So yeah, I'm down an organ now. There aren't too many side effects of having your gallbladder removed (compared to removing other organs), though it does mean I'll have to watch my diet. I've been doing that anyways, now it's just different things to look for. I'll have to put the high-protein low-carb diet on hold for a couple months, since I need to reduce fat intake until my body gets used to the new me. Also worth noting: apparently losing weight quickly (as with the 30-pounds I dropped last fall) can increase the risk of gallstones. So if you're dropping weight, you should be sure to monitor things and try to flush/cleanse your gallbladder.
That's it for now. Goodnight and good health.
Edward Kmett writes:
Ironically if I had to say anything from the traffic in my inbox and on #haskell about it, it is mostly the old guard who gets disgruntled by lens.
So let me try and explain why that is. I’ll go ahead and say this: lens is unidiomatic Haskell.
By which I mean that lens isn’t like any other library that we normally use. It doesn’t follow the conventions of Haskell APIs, on which I elaborate below.
Now let me clarify that this doesn’t necessarily mean that lens is a bad library. It’s an unusual library. It’s almost a separate language, with its own idioms, embedded in Haskell.
It is as unusual as, say, Yesod is. But unlike Yesod, which follows Haskell’s spirit, not letter (syntax), lens, I argue, follows Haskell’s letter, but not its spirit.
So here’s why I think lens violates the spirit of Haskell:
In Haskell, types provide a pretty good explanation of what a function does. Good luck deciphering lens types.
Here’s a random function signature I picked from lens:below :: Traversable f => APrism' s a -> Prism' (f s) (f a)
Despite having some (fairly basic) understanding of what prisms are, this signature tells me nothing at all, even despite the usage of type synonyms.
So you have to rely on documentation much more than on types. Yeah, just like in Ruby.
Usually, types in Haskell are rigid. This leads to a distinctive style of composing programs: look at the types and see what fits where. This is impossible with lens, which takes overloading to the level mainstream Haskell probably hasn’t seen before.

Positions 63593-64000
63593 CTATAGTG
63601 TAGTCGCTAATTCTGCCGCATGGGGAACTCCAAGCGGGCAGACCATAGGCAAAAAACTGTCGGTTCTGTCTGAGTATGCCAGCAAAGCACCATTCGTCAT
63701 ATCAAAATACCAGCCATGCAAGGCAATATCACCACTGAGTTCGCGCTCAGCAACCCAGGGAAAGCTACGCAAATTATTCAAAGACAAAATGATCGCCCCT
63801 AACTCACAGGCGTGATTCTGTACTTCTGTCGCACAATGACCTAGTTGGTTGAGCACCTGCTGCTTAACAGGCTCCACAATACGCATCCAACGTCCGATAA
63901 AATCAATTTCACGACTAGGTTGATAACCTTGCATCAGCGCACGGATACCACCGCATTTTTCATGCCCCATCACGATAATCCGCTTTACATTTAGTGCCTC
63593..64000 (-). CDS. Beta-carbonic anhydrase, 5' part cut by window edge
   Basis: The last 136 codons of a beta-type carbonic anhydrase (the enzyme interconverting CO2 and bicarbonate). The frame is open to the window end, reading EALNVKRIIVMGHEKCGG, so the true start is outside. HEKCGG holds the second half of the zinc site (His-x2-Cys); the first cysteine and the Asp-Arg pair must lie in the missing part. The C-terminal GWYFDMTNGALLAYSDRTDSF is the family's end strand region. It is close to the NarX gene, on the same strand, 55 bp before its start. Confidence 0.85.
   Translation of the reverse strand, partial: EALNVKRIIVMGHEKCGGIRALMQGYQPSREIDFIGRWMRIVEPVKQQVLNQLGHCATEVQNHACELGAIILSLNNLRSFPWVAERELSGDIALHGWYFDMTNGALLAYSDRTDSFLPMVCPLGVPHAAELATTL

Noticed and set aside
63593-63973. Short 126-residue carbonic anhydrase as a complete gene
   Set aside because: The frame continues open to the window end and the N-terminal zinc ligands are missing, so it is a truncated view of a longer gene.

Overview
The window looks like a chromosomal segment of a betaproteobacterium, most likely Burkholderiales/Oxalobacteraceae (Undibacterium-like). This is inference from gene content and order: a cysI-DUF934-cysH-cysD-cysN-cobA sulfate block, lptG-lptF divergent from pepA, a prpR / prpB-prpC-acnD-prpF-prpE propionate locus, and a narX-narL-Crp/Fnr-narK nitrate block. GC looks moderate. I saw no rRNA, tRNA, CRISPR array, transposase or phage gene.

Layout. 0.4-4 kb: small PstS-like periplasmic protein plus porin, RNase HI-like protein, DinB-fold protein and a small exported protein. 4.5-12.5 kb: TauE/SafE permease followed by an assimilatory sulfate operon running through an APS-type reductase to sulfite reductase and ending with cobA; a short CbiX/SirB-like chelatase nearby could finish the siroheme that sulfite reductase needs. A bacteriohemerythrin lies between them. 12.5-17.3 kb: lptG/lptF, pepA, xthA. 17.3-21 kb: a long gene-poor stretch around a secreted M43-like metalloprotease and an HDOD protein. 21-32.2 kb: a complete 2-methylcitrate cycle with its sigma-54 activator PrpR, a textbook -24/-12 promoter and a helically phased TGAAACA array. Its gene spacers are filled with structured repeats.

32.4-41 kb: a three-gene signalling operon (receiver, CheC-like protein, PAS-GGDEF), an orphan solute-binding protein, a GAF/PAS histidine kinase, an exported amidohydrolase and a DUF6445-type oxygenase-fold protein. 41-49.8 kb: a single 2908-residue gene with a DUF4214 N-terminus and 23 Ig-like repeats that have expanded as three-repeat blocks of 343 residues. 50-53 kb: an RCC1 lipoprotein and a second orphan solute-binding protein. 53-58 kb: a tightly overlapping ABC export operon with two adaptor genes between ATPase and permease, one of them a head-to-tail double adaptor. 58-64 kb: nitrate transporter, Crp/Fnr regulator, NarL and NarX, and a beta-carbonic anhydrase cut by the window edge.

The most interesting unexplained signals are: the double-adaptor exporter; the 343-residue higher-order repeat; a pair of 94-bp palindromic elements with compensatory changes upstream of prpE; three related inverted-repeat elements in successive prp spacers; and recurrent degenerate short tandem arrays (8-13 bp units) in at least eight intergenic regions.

We have to learn the new language of the lens combinators and how to compose them, instead of enjoying our knowledge of how to compose Haskell functions. Formally, lens types are Haskell function types, but while with ordinary Haskell functions you immediately see from types whether they can be composed, with lens functions this is very hard in practice.
The size of the lens API is comparable to the size of what I’d call «core Haskell» (i.e. more or less the base library). It is also similar in spirit to base: it has a big number of trivial combinations of basic functions, in order to create a base vocabulary in which bigger programs are expressed.
Ordinary libraries, instead, give only basic functions/combinators, and rely on the vocabulary provided by base (or lens) to compose them together.
This is why I regard lens as a language in its own. And this demonstrates why learning lens is hard: surely learning a new language is harder than learning a new library.
Dependencies. A library as basic in its purpose as lens ideally should have almost no dependencies at all. Instead, other libraries should depend on it and implement its interface. (Or even do it without depending on it, as is possible with lens.)
A package implementing lenses that depends on a JSON parsing library and a gzip compression library sounds almost like a joke to me.
OTOH, it kind of makes sense if you think about lens as a language. It just ships with a “rich standard library”. Nice!
Backward composition of lenses. It’s a minor issue, and I wouldn’t mention it if it wasn’t a great demonstration of how lens goes against the conventions of Haskell.
Note that I’m not trying to make a judgment here (although my tone probably does give away my attitude towards lens). I’m simply explaining why people may dislike and resist it.
Nor am I trying to argue against any particular design decision of lens. I’m sure they all have valid rationale behind them.
I just hope that someone will write an idiomatic Haskell library as powerful as (or close to) lens, with perhaps a different set of compromises made. Otherwise, I’m afraid we all will have to learn this new language sooner or later.